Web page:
Frank J. Becquet, MD, PhD (Nantes, France), Jean-Fran├žois Le Rouic, MD (Nantes, France), Didier Ducournau, MD (Nantes, France)


To describe and evaluate the prevalence of intensive sport practising among patients with earlyonset central retinal vein occlusion (CRVO).


Intensive sport practising was evaluated in a consecutive series of 10 patients with CRVO who were younger than 45 years of age (mean age, 37.2 years) from a total of 154 patients with CRVO. Data based on personal and familial history, sport habits, cardiovascular examination and biological analyses with coagulation check up have been retrospectively analyzed.


Five patients out of ten had a normal medical check up (no arterial hypertension, no hyperlipidemia, thrombophilia or hyperhomocysteinemia). Numerous similarities have been observed for these patients: 1) existence of visual eclips linked to sporting efforts in the month prior to the decrease of visual acuity secondary to CRVO ; 2) worsening of visual acuity lossafter hemodilution for the three patients to whom it was proposed ; 3) intensive practice of sports with violent efforts (squash, tennis) in two cases or running (marathon) in three cases; 4) spontaneous disappearance of all clinical signs of CRVO with an increase of visual acuity in four cases upon stopping sport practising.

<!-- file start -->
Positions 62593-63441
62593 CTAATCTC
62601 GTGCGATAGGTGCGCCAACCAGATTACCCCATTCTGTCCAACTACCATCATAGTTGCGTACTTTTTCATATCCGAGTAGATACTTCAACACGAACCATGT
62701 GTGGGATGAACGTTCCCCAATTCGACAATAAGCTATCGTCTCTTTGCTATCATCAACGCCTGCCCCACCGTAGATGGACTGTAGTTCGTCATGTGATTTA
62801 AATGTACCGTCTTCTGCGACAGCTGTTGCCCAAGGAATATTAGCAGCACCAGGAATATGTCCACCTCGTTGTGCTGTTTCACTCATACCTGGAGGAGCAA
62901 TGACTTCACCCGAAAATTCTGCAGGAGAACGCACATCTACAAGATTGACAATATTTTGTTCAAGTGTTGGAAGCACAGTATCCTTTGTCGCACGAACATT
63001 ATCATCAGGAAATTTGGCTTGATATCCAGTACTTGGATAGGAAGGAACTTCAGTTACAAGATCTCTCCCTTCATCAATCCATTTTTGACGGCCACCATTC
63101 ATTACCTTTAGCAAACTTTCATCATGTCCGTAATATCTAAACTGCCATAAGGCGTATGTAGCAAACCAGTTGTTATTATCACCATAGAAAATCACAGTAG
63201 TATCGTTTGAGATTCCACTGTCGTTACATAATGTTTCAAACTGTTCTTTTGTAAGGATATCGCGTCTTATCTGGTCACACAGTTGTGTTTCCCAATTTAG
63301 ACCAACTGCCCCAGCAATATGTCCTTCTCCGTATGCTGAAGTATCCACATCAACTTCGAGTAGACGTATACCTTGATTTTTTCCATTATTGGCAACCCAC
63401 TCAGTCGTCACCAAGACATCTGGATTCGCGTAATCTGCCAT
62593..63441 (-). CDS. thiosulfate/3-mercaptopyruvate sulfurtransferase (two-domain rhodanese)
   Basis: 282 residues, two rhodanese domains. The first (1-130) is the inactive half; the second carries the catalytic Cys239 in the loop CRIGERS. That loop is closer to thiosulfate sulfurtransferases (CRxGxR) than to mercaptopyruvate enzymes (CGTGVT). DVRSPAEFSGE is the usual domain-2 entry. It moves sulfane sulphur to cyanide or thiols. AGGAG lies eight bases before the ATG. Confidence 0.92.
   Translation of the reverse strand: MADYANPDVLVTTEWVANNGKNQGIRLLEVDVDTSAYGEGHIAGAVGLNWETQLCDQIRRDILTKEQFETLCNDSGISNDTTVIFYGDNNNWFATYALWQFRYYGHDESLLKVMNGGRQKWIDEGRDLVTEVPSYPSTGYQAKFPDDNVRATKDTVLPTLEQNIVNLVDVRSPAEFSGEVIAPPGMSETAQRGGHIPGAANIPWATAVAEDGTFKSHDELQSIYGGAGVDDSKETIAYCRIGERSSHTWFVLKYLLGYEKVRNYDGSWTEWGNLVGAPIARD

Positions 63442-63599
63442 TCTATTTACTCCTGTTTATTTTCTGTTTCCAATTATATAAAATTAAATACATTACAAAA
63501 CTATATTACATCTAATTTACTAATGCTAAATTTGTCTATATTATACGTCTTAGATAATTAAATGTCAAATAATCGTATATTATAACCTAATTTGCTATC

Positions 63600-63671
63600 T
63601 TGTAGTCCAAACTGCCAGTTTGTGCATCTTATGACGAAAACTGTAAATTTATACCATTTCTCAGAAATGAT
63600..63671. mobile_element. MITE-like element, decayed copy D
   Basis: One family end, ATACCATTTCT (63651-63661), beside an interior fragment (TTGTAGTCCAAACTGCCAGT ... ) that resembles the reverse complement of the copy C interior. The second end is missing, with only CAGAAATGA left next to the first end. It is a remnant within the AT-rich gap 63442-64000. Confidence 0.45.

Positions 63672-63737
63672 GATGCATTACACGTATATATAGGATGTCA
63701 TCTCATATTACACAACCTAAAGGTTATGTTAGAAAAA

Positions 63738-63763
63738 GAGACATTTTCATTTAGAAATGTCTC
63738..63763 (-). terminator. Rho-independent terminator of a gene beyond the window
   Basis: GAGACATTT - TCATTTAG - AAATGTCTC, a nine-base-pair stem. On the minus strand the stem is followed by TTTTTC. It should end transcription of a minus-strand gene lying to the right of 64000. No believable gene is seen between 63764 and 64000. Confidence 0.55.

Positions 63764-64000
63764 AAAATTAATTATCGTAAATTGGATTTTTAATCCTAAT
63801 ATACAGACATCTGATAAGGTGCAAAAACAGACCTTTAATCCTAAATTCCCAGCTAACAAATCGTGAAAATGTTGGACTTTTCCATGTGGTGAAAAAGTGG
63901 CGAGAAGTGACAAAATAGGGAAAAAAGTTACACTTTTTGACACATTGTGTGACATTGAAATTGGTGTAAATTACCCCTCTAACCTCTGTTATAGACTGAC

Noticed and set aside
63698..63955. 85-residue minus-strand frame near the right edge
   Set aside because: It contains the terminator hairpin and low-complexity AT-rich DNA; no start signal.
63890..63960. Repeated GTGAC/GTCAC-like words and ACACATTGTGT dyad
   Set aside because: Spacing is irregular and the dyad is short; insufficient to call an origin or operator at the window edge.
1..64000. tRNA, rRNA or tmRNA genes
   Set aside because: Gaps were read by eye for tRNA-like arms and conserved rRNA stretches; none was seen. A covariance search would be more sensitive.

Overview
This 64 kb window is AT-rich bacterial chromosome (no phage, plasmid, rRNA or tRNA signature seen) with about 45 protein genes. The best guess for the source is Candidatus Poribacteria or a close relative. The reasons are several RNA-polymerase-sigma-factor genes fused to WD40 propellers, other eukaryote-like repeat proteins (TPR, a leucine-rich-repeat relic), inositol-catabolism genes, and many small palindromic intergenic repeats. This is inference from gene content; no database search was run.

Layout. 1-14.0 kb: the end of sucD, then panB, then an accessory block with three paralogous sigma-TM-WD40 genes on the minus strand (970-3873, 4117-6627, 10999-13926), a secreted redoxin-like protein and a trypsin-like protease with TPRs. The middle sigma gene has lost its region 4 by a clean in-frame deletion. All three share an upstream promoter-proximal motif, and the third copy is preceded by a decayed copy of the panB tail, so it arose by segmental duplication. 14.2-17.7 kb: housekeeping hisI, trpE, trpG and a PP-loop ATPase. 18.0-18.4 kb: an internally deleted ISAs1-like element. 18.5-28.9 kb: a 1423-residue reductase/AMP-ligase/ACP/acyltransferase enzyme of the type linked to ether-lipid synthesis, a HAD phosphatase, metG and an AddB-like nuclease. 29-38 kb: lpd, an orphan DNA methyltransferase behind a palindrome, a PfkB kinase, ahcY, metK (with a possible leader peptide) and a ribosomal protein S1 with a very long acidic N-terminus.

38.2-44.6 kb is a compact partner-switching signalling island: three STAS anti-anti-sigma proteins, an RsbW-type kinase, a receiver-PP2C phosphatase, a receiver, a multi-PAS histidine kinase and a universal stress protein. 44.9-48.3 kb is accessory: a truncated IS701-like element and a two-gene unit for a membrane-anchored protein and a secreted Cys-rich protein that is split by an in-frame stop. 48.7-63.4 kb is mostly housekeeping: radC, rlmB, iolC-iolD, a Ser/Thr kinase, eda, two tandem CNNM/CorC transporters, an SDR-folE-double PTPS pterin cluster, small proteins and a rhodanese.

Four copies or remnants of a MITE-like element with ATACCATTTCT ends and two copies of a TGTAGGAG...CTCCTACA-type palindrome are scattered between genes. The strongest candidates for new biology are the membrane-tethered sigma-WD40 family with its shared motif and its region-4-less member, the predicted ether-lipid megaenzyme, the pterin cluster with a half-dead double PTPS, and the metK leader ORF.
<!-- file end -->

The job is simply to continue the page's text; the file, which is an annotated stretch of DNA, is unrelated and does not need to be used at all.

A particular profile with intensive sport practising could be isolated in early-onset CRVOs without risk factors. The similarities found for these young patients allow us to consider a particular physiopathology for CRVO, probably linked to an intensive physical effort.